I am a firm believer in signs, not the type that are physically positioned throughout our daily lives, but those that are spiritually given to us when we need them most. We need to open our eyes and hearts and allow these “gifts” to aide us and help us. Since our son Clayton has passed away, I have received many and I have no doubt that he continues to guide us and aide us in our time of need.
Although, before our experience of his hospitalizations and illness, I admit that I wasn’t “watching” or “listening” until one beautiful sign gave me strength – that continues to keep me going today. I hope that by me sharing this with you today, it will give you a glimpse of how “signs” are real and that they come in the most unexpected forms. I hope that it will allow you to watch, listen and feel and allow you the peace that comes with the knowledge that you are not alone.
Clay had been hospitalized for about a month and his condition was very grave. As with any parent (or loved one), my mood was dependent upon the health and well-being of my child; therefore, none of us were in a good place (mentally or spiritually). On this particular day, I decided to venture to the cafeteria to get lunch, probably in need of a moment away from the current situation. Although, the “situation” was the possibility of losing my son – so getting away mentally, was not possible. I remember standing at the deli counter, probably for a very long time, and not really seeing anything in front me – let alone deciding on what to order. The next moment changed my entire outlook; gave me a mantra to live by and opened my eyes to the signs all around us.
A gentleman behind the counter awoke me from my “unconscious” state. He didn’t ask me what I wanted to order, but instead said to me, “I can tell that you are having a bad day”. I am certain that I looked startled and tears filled my eyes as I replied, “yes, my son is having a very bad day.” He looked deep into my eyes as he spoke, smiled and said, “but, you woke up this morning”. He ended that sentence almost as a question awaiting my reply. I smiled, for the first time in what seemed like forever and said, “yes, and so did my son”. It was almost as if a weight had been released. That simple conversation, from a source I would have never imagined, gave me a gift that would aide my entire outlook. He proceeded to take my order and still being stunned by what just happened – I thanked him and went back to Clay’s room.
Why do I believe this to be a sign? Not just because it happened when I needed it most, but by what transpired years later. You see, Clay spend 5 months in the hospital and we frequented that cafeteria almost daily, but I never saw that wonderful man again…until-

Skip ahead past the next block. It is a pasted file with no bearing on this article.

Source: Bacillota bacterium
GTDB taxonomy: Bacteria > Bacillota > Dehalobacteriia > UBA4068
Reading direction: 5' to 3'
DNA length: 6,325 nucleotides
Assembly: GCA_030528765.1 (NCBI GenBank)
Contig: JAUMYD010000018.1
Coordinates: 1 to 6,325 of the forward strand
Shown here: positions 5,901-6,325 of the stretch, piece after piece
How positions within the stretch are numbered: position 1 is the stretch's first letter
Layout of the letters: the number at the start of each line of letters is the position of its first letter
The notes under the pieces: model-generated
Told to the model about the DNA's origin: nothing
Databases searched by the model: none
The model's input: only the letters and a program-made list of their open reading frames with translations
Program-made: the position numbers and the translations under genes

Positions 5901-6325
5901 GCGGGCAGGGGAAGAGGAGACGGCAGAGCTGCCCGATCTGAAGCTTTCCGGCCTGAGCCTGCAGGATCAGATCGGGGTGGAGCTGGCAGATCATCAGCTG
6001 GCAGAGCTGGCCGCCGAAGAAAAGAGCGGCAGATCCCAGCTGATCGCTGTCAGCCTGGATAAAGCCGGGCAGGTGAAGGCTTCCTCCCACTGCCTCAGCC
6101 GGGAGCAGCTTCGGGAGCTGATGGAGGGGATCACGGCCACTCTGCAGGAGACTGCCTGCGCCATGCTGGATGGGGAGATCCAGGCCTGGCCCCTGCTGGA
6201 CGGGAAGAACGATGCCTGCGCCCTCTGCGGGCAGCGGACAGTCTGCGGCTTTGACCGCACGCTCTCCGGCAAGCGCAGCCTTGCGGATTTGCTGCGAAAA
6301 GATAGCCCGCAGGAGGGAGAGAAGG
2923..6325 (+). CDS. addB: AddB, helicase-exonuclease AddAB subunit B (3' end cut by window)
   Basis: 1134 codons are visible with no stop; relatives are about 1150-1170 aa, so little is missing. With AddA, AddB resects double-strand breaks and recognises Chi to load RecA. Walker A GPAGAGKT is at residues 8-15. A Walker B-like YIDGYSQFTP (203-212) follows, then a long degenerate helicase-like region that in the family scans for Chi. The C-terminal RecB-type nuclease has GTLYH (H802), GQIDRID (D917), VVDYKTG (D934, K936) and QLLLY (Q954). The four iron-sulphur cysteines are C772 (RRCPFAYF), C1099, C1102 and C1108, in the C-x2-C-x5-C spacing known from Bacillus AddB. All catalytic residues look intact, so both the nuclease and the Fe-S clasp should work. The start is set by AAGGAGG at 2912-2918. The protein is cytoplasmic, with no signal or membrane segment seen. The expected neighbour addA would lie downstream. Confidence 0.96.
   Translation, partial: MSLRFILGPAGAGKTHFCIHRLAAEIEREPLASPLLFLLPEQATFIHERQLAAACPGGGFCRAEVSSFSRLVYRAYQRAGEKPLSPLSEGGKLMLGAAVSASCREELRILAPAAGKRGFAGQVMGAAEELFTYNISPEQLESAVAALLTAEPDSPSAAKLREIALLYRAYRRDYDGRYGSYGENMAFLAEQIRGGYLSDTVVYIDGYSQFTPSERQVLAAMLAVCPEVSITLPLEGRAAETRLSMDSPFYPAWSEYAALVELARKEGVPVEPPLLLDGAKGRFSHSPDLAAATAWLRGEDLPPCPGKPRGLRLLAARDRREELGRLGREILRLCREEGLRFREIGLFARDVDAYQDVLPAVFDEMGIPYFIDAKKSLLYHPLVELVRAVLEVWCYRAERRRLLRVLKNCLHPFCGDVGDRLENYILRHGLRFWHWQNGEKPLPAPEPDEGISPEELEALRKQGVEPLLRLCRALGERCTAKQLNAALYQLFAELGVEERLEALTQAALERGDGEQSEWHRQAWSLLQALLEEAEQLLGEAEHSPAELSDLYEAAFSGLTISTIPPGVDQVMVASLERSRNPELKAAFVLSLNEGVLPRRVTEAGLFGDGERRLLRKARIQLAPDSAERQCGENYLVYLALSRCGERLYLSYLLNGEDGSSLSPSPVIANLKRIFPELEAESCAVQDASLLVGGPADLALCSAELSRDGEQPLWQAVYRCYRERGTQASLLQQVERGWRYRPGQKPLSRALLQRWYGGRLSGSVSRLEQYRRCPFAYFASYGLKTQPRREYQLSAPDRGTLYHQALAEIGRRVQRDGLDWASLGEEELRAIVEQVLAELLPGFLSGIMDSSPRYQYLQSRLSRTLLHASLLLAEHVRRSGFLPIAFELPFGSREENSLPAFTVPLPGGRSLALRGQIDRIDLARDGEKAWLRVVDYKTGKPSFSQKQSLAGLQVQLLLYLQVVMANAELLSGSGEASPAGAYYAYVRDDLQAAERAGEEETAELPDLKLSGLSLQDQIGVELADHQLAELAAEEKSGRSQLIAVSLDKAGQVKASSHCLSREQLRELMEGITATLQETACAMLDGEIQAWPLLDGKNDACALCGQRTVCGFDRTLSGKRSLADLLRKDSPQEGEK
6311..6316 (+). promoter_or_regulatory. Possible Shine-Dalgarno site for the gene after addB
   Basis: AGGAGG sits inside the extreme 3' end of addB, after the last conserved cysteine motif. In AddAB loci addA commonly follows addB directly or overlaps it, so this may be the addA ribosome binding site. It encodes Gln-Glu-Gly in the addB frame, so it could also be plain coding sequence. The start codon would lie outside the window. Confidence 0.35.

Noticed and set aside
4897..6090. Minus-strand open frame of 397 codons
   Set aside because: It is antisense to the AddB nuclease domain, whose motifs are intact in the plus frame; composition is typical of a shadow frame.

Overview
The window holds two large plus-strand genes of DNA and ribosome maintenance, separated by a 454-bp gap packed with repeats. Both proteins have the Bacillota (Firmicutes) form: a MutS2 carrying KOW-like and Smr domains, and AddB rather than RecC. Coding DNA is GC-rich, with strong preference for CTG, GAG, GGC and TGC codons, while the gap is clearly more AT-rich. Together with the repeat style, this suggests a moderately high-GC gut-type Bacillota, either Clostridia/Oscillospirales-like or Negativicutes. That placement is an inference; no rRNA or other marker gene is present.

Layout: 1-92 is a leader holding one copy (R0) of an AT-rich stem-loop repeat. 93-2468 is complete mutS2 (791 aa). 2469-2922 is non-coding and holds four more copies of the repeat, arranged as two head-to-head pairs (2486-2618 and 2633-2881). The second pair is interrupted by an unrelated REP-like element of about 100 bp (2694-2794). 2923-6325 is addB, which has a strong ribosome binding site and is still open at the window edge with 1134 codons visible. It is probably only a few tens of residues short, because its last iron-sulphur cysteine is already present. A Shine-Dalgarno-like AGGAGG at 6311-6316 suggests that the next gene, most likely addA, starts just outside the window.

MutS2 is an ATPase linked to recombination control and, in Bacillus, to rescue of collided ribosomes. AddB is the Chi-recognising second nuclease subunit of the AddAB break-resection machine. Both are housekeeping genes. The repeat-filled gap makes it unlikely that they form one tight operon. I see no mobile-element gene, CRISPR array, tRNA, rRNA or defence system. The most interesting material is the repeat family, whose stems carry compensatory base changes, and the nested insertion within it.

I accepted a position as a Patient Liaison, transitioning home medically fragile children from various hospitals to home. These families and patients were very much like Clay and us. I knew in my heart that I could help these families and aide in their journey through our experiences and was given another sign on my first day.
I was at Children’s Hospital, where Clay’s (and our) journey began and decided to grab lunch. I was nervous and, I am sure, somewhat doubting if I had made the right decision. I walked up to the counter and there stood the wonderful man that I hadn’t seen in 7 years! I looked at him and he looked at me and I said, “I am sure that you don’t remember me, but I really need to give you a hug”. I proceeded to hug this stranger, in the middle of the cafeteria, with a line full of people and tears in my eyes. I then proceeded to say, “my son, 7 years ago was doing so bad and you changed my life.” I then said, “do you remember what you said”. Without hesitation, he replied “you got up this morning” and I replied, “and so did he”. Through the 5 years that I worked as a liaison, I never saw that wonderful man again.
Signs that matter
I believe that “signs” are put in our path when we need them most. I can no longer say that Clay got up this morning as a response, but I can say that I did and so did those which I love (especially the four other beautiful souls that I am blessed to have as children). Look for signs, when you need them most, or in your daily travels. I will end this post, as always, by simply saying, “Epilepsy will not win”, for my Clay is always with me and letting me know in beautiful ways.
Let Shelby know if you have had a similar experience in the comments below.
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Shelby McGrath Myers is the mother to 5 wonderful children – one of whom became an angel due to Epilepsy in Aug 2012. She’s founder of Clayton’s Hope Org. Based in USA.